Day 4 Halifax, Nova Scotia, Canada
Surrounded by natural treasures and glorious seascapes, Halifax is an attractive and vibrant hub with noteworthy historic and modern architecture, great dining and shopping, and a lively nightlife and festival scene. The old city manages to feel both hip and historic. Previous generations had the foresight to preserve the cultural and architectural integrity of the city, yet students from five local universities keep it lively and current. It's a perfect starting point to any tour of the Atlantic provinces, but even if you don't venture beyond its boundaries, you will get a real taste of the region.It was Halifax's natural harbor—the second largest in the world after Sydney, Australia's—that first drew the British here in 1749, and today most major sites are conveniently located either along it or on the Citadel-crowned hill overlooking it. That's good news for visitors because this city actually covers quite a bit of ground.Since amalgamating with Dartmouth (directly across the harbor) and several suburbs in 1996, Halifax has been absorbed into the Halifax Regional Municipality, and the HRM, as it is known, has around 415,000 residents. That may not sound like a lot by U.S. standards, but it makes Nova Scotia's capital the most significant Canadian urban center east of Montréal.There's easy access to the water, and despite being the focal point of a busy commercial port, Halifax Harbour doubles as a playground, with one of the world's longest downtown boardwalks. It's a place where container ships, commuter ferries, cruise ships, and tour boats compete for space, and where workaday tugs and fishing vessels tie up beside glitzy yachts. Like Halifax as a whole, the harbor represents a blend of the traditional and the contemporary.
Day 5 Sydney, Nova Scotia, Canada
If you come directly to Cape Breton via plane, ferry, or cruise ship, Sydney is where you'll land. If you're seeking anything resembling an urban experience, it's also where you'll want to stay: after all, this is the island's sole city. Admittedly, it is not the booming center it was a century ago when the continent's largest steel plant was located here (that era is evoked in Fall on Your Knees, an Oprah Book Club pick penned by Cape Bretoner Anne-Marie MacDonald). However, Sydney has a revitalized waterfront and smattering of Loyalist-era buildings that appeal to visitors. Moreover, it offers convenient access to popular attractions in the region—like the Miner's Museum in nearby Glace Bay (named for the glace, or ice, that filled its harbor in winter), the Fortress at Louisbourg, and beautiful Bras d'Or Lake.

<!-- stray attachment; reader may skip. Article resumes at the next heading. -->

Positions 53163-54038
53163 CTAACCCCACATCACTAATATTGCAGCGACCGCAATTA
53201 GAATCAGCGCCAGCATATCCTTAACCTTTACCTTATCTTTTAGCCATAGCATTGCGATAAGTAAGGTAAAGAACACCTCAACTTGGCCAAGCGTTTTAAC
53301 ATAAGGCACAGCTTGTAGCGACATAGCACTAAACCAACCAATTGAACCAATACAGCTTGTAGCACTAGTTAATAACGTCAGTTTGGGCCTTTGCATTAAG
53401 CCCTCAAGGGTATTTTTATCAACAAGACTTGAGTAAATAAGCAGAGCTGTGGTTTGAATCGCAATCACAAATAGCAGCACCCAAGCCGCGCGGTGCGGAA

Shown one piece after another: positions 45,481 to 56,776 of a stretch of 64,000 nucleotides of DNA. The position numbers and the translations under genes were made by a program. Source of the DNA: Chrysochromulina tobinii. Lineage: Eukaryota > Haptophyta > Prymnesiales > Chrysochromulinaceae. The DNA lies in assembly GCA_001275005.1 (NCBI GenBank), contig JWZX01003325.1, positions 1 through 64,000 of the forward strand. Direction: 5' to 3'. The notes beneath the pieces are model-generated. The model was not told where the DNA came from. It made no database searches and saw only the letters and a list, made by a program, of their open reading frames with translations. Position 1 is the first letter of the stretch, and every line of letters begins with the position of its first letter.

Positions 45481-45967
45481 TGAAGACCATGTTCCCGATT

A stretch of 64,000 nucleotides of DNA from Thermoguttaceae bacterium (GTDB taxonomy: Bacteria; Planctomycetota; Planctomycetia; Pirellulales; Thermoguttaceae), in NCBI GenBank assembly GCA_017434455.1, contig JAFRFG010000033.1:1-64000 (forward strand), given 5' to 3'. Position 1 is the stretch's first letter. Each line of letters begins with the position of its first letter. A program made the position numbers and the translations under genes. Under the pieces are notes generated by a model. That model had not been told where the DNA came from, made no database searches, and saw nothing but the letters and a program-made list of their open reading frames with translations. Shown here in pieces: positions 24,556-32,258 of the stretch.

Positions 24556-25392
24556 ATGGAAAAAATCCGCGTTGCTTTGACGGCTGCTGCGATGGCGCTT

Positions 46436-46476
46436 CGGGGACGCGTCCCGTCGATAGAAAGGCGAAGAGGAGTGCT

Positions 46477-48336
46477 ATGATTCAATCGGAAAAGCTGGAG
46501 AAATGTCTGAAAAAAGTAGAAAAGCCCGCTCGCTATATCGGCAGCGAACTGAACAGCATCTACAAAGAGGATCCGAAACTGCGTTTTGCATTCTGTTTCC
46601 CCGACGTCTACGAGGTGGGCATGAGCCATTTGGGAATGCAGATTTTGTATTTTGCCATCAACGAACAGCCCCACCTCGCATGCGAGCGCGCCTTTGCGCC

Day 6 Corner Brook, Newfoundland and Labrador, Canada
Newfoundland's fourth-largest city, Corner Brook is the hub of the island's west coast. Hills fringe three sides of the city, which has dramatic views of the harbor and the Bay of Islands. The town is also home to a large paper mill and a branch of Memorial University. Captain James Cook, the British explorer, charted the coast in the 1760s, and a memorial to him overlooks the bay.The town enjoys more clearly defined seasons than most of the rest of the island, and in summer it has many pretty gardens. The nearby Humber River is the best-known salmon river in the province, and there are many kilometers of well-maintained walking trails in the community.
Day 7 Havre-Saint-Pierre, Québec, Canada
Havre St. Pierre is a tiny seaside port on the north shore of the Saint Lawrence River in Quebec. It was settled in 1857 by Acadians from the Magdalen Island, and still today locals speak a dialect more similar to Acadian French than to Quebec French. It was originally called Saint-Pierre-de-la-Pointe-aux-Esquimaux until 1927, when it was officially shortened to Havre St Pierre. Until recently the local economy relied mainly on fishing and lumbering, today it is mainly a titanium ore-transhipment port. Nearby is one of the world's most amazing natural phenomena – the Mingan Archipelago. They are the largest group of erosional monoliths in Canada, and were declared a Nation Park in 1984. These limestone monoliths have formed over thousands of years by wave action, strong winds and seasonal freezing and thawing. The result is a unique set of large limestone sculptures.
Day 8 Sept-Iles, Québec, Canada
Viewing the workings of this major Canadian port from a waterfront boardwalk, no one would guess this was once a quiet fishing village. The place boomed after World War II, when large companies decided Sept-Îles would make a good base for expanding northern Québec's iron-mining industry. But all of the massive infrastructure can't trump Mother Nature. Beautiful beaches line the coast, and the islands of an archipelago park sit just offshore. Campers and bird-watchers flock here, in part to spot the colorful beaks of the puffins.
Day 9 Baie Comeau, Québec, Canada
Day 10 Saguenay, Québec, Canada
Just after visiting Saguenay, the wonderful Saguenay River pours into the massive St. Lawrence River. Before then, however, it slices through one of the world's most southerly fjords and dense forests of towering pine trees. The nature watching here is nothing short of sublime, with outdoor spots like the Parc National du Fjord-du-Saguenay offering panoramic vistas and sandy river-beaches. Island-sized blue whales cruise through the waters of the mighty rivers, and flick gallons of water into the air effortlessly with a single swish of their colossal tails. With hiking, kayaking and cycling opportunities inviting you to explore the spectacular scenery - you'll find endless ways to fall in love with this majestic outdoor escape. In fall, gorgeous colours ripple through the foliage, and in doing so, they provide one of nature's greatest performances.